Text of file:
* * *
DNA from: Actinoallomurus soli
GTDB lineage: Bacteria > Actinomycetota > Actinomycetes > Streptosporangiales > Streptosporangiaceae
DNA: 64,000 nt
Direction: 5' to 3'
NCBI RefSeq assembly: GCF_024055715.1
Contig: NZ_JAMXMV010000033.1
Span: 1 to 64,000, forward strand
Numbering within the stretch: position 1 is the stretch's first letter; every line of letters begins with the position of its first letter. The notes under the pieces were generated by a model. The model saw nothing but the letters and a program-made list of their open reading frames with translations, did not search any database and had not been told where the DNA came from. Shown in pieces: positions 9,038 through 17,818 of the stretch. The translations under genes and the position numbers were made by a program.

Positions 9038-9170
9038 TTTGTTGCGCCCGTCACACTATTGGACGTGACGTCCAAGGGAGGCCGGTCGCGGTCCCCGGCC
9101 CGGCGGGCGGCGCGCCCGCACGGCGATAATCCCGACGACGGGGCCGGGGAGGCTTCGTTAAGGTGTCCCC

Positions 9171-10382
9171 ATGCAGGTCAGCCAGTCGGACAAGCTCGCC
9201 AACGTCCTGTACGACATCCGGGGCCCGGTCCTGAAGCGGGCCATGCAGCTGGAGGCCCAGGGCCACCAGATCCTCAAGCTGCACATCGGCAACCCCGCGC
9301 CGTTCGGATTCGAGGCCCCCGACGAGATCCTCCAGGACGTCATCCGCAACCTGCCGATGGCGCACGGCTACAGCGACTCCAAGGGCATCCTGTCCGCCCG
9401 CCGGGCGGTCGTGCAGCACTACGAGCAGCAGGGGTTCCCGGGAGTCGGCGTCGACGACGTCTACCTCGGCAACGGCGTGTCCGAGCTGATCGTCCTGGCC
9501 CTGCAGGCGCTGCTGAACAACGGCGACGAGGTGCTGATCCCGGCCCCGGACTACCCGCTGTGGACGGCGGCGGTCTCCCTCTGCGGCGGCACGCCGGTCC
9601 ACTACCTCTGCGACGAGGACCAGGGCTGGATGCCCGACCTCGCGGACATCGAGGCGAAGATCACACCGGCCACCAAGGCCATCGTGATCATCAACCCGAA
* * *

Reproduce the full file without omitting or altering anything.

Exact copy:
DNA from: Actinoallomurus soli
GTDB lineage: Bacteria > Actinomycetota > Actinomycetes > Streptosporangiales > Streptosporangiaceae
DNA: 64,000 nt
Direction: 5' to 3'
NCBI RefSeq assembly: GCF_024055715.1
Contig: NZ_JAMXMV010000033.1
Span: 1 to 64,000, forward strand
Numbering within the stretch: position 1 is the stretch's first letter; every line of letters begins with the position of its first letter. The notes under the pieces were generated by a model. The model saw nothing but the letters and a program-made list of their open reading frames with translations, did not search any database and had not been told where the DNA came from. Shown in pieces: positions 9,038 through 17,818 of the stretch. The translations under genes and the position numbers were made by a program.

Positions 9038-9170
9038 TTTGTTGCGCCCGTCACACTATTGGACGTGACGTCCAAGGGAGGCCGGTCGCGGTCCCCGGCC
9101 CGGCGGGCGGCGCGCCCGCACGGCGATAATCCCGACGACGGGGCCGGGGAGGCTTCGTTAAGGTGTCCCC

Positions 9171-10382
9171 ATGCAGGTCAGCCAGTCGGACAAGCTCGCC
9201 AACGTCCTGTACGACATCCGGGGCCCGGTCCTGAAGCGGGCCATGCAGCTGGAGGCCCAGGGCCACCAGATCCTCAAGCTGCACATCGGCAACCCCGCGC
9301 CGTTCGGATTCGAGGCCCCCGACGAGATCCTCCAGGACGTCATCCGCAACCTGCCGATGGCGCACGGCTACAGCGACTCCAAGGGCATCCTGTCCGCCCG
9401 CCGGGCGGTCGTGCAGCACTACGAGCAGCAGGGGTTCCCGGGAGTCGGCGTCGACGACGTCTACCTCGGCAACGGCGTGTCCGAGCTGATCGTCCTGGCC
9501 CTGCAGGCGCTGCTGAACAACGGCGACGAGGTGCTGATCCCGGCCCCGGACTACCCGCTGTGGACGGCGGCGGTCTCCCTCTGCGGCGGCACGCCGGTCC
9601 ACTACCTCTGCGACGAGGACCAGGGCTGGATGCCCGACCTCGCGGACATCGAGGCGAAGATCACACCGGCCACCAAGGCCATCGTGATCATCAACCCGAA